The team suggests the findings could also lead to cheaper, more accessible treatments for tuberculosis (TB).
Corresponding author Gyanu Lamichhane, associate professor of medicine at the Johns Hopkins University School of Medicine in Baltimore, MD, says:
"The complexity of TB treatment and growing prevalence of antibiotic resistance is a serious threat to public health."
TB - a disease caused by bacteria that spread through the air - still kills more people worldwide than any other infection, say the Centers for Disease Control and Prevention (CDC).
For decades after, scientists and doctors managed the problem of antibiotic resistance by developing new drugs. However, in the 1980s, there was a decline in research and development of antibiotics as focus shifted to other drugs.
Fewer drugs entering in the pipeline, coupled with the liberal and sometimes mismanagement of antibiotic use, has given the bacteria the opportunity to catch up with - and in some cases outpace - our ability to kill them.
For example, multidrug-resistant (MDR) TB is a major health threat globally. Estimates suggest nearly half a million MDR-TB cases occur worldwide annually, including cases of extensively drug-resistant TB (XDR-TB).
While still relatively rare in the United States, MDR-TB and XDR-TB are very expensive to treat. Also, treatment takes a long time, disrupts lives, and has potentially life-threatening side effects.
New carbapenems cured TB in mice
Prof. Lamichhane says one reason for the new research is the fact that over half of antibiotics given to patients today belong to a class known as beta-lactams.
Fast facts about antibiotic resistance
- The use of antibiotics is the single most important factor giving rise to antibiotic resistance globally
- In the U.S., over 2 million people become infected with antibiotic-resistant bacteria every year
- At least 23,000 Americans die each year from antibiotic-resistant infections.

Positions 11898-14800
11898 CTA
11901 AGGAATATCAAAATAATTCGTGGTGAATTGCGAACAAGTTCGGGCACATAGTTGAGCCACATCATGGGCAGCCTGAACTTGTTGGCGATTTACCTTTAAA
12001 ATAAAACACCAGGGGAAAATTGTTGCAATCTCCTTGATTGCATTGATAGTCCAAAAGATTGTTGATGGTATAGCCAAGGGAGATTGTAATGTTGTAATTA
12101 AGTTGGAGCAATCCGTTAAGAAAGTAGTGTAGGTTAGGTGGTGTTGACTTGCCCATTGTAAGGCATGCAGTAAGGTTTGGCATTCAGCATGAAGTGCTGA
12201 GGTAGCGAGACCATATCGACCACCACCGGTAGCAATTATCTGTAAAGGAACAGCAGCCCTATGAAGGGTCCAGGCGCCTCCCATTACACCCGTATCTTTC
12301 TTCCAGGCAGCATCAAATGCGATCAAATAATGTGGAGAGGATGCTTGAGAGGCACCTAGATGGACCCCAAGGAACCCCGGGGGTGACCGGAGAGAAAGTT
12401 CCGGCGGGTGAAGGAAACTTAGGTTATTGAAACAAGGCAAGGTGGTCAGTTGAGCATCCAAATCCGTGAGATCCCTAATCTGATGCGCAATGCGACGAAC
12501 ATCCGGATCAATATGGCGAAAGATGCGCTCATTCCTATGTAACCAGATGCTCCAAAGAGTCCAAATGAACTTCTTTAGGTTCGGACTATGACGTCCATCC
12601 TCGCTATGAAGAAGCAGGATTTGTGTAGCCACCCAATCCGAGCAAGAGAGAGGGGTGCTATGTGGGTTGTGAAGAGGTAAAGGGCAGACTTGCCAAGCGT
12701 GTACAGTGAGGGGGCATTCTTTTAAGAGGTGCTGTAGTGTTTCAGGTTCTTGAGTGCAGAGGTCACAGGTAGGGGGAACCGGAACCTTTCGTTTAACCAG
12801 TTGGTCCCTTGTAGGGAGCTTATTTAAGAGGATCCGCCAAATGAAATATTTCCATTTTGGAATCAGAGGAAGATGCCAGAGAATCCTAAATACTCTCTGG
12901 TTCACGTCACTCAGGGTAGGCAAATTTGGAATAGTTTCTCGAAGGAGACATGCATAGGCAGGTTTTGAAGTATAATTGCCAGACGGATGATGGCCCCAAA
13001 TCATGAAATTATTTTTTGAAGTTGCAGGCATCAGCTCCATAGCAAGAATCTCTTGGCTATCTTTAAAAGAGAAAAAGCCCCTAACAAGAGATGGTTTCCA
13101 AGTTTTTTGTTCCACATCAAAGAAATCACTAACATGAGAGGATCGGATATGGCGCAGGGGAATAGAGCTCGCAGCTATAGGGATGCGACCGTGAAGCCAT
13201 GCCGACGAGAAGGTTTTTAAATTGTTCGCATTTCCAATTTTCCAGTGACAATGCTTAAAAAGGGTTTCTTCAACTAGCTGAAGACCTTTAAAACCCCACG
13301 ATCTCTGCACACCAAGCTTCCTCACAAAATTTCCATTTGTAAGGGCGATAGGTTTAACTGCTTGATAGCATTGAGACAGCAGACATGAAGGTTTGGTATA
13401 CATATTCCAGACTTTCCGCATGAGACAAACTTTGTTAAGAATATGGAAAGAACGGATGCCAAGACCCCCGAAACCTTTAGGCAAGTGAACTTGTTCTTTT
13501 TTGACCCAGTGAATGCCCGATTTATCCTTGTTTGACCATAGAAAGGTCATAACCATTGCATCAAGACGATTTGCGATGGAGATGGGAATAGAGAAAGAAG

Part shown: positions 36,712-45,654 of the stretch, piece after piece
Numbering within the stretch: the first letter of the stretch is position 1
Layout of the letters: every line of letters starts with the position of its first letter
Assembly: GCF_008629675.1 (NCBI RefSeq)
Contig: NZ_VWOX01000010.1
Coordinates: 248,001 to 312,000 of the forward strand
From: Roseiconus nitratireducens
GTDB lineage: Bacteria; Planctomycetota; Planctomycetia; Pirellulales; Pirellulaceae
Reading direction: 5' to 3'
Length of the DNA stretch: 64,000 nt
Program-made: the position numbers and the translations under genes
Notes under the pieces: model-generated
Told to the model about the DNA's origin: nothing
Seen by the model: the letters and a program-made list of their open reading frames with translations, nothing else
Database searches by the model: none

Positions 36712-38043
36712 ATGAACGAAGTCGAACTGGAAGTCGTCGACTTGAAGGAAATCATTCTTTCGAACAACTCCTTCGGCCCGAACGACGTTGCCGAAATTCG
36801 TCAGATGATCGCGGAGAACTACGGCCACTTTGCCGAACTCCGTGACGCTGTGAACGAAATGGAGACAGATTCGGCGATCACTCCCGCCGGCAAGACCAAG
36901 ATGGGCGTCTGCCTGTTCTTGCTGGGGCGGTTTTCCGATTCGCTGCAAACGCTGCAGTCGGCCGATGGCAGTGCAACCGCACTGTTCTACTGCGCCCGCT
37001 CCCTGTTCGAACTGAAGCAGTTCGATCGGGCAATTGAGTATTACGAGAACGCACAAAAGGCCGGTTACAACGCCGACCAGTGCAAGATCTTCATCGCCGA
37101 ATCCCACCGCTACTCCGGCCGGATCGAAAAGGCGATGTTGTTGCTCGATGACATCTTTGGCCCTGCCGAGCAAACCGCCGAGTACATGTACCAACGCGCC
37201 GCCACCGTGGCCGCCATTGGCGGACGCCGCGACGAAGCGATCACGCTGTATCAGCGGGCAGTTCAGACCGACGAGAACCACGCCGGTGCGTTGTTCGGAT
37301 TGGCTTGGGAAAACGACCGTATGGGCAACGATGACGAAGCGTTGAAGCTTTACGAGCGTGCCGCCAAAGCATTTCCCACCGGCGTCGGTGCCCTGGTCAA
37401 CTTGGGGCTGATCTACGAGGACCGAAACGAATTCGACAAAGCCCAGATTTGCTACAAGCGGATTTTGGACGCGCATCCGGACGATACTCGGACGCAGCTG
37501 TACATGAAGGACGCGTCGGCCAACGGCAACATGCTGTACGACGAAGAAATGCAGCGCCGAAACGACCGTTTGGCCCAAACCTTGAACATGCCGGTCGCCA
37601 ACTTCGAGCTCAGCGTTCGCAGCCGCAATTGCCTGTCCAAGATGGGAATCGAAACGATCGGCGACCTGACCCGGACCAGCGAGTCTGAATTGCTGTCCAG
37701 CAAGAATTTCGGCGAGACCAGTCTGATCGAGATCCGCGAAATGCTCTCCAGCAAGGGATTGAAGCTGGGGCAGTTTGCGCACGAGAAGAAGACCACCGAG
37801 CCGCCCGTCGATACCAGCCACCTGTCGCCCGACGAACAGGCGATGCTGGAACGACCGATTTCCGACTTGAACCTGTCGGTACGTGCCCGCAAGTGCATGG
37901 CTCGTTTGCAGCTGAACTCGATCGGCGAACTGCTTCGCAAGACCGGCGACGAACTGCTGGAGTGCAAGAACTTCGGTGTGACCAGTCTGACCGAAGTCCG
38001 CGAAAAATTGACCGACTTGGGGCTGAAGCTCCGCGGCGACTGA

These drugs work by disrupting an enzyme called DD-transpeptidase that is important for building and maintaining the walls of the bacterial cell. Without the enzyme, the bacteria quickly die.
However, about 10 years ago, researchers found another enzyme called LD-transpeptidase - that is also important for cell wall production - allows bacteria like TB to survive antibiotics.
In the new study - with the help of a sophisticated imaging system called protein X-ray crystallography - the team investigate the detailed molecular structure of LD-transpeptidase extracted from many species of bacteria.
Armed with knowledge about the new enzyme's structure, the researchers then experimented with molecules that might work against it. They tested new compounds from a subclass of the beta-lactam antibiotics that bind specifically to the new enzyme.
Using live bacterial cultures, they showed that the compounds - called carbapenems - block the wall-building enzyme. They showed this also worked in a group of bacteria that the CDC call ESKAPE pathogens and see as a particular threat because of their ability to develop drug resistance.
The team also tested two of the carbapenem compounds in different groups of TB-infected mice. They found that even without use of classic TB antibiotics, the new compounds - and biapenem in particular - cured the mice of TB.
"Our data show that the carbapenems successfully treated TB infections alone by attacking the right enzyme."
Prof. Gyanu Lamichhane
The team is now planning to start clinical trials to test the safety and efficacy of some of these new compounds.
Non-classical transpeptidases yield insight into new antibacterials, Pankaj Kumar et al., Nature Chemical Biology, doi:10.1038/nchembio.2237, published online 7 November 2016, abstract.
Johns Hopkins Medicine news release, accessed 11 November 2016.
Additional source: CDC, About antimicrobial resistance, accessed 11 November 2016.
Additional source: CDC, Drug-resistant TB, accessed 11 November 2016.